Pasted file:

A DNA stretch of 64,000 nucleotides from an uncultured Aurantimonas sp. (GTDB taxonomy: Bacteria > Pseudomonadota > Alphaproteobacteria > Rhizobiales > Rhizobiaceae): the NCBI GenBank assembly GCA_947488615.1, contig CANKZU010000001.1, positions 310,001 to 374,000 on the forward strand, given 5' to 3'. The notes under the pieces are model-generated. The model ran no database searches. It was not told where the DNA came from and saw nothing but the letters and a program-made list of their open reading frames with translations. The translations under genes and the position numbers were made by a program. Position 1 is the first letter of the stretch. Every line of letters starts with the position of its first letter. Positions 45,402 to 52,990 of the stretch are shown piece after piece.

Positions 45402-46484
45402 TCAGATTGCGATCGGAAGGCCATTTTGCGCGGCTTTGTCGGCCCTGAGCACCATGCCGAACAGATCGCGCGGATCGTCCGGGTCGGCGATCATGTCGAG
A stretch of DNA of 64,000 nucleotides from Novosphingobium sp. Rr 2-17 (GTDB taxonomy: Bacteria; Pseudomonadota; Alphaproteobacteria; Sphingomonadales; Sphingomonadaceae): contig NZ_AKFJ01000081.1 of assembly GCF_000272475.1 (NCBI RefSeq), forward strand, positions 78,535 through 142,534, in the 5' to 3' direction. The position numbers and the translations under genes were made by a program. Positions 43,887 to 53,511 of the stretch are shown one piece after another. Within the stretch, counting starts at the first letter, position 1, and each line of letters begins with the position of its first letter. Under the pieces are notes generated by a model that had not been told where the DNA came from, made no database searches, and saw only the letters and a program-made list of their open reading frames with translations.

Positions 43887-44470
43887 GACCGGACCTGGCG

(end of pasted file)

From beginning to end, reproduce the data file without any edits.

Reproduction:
A DNA stretch of 64,000 nucleotides from an uncultured Aurantimonas sp. (GTDB taxonomy: Bacteria > Pseudomonadota > Alphaproteobacteria > Rhizobiales > Rhizobiaceae): the NCBI GenBank assembly GCA_947488615.1, contig CANKZU010000001.1, positions 310,001 to 374,000 on the forward strand, given 5' to 3'. The notes under the pieces are model-generated. The model ran no database searches. It was not told where the DNA came from and saw nothing but the letters and a program-made list of their open reading frames with translations. The translations under genes and the position numbers were made by a program. Position 1 is the first letter of the stretch. Every line of letters starts with the position of its first letter. Positions 45,402 to 52,990 of the stretch are shown piece after piece.

Positions 45402-46484
45402 TCAGATTGCGATCGGAAGGCCATTTTGCGCGGCTTTGTCGGCCCTGAGCACCATGCCGAACAGATCGCGCGGATCGTCCGGGTCGGCGATCATGTCGAG
A stretch of DNA of 64,000 nucleotides from Novosphingobium sp. Rr 2-17 (GTDB taxonomy: Bacteria; Pseudomonadota; Alphaproteobacteria; Sphingomonadales; Sphingomonadaceae): contig NZ_AKFJ01000081.1 of assembly GCF_000272475.1 (NCBI RefSeq), forward strand, positions 78,535 through 142,534, in the 5' to 3' direction. The position numbers and the translations under genes were made by a program. Positions 43,887 to 53,511 of the stretch are shown one piece after another. Within the stretch, counting starts at the first letter, position 1, and each line of letters begins with the position of its first letter. Under the pieces are notes generated by a model that had not been told where the DNA came from, made no database searches, and saw only the letters and a program-made list of their open reading frames with translations.

Positions 43887-44470
43887 GACCGGACCTGGCG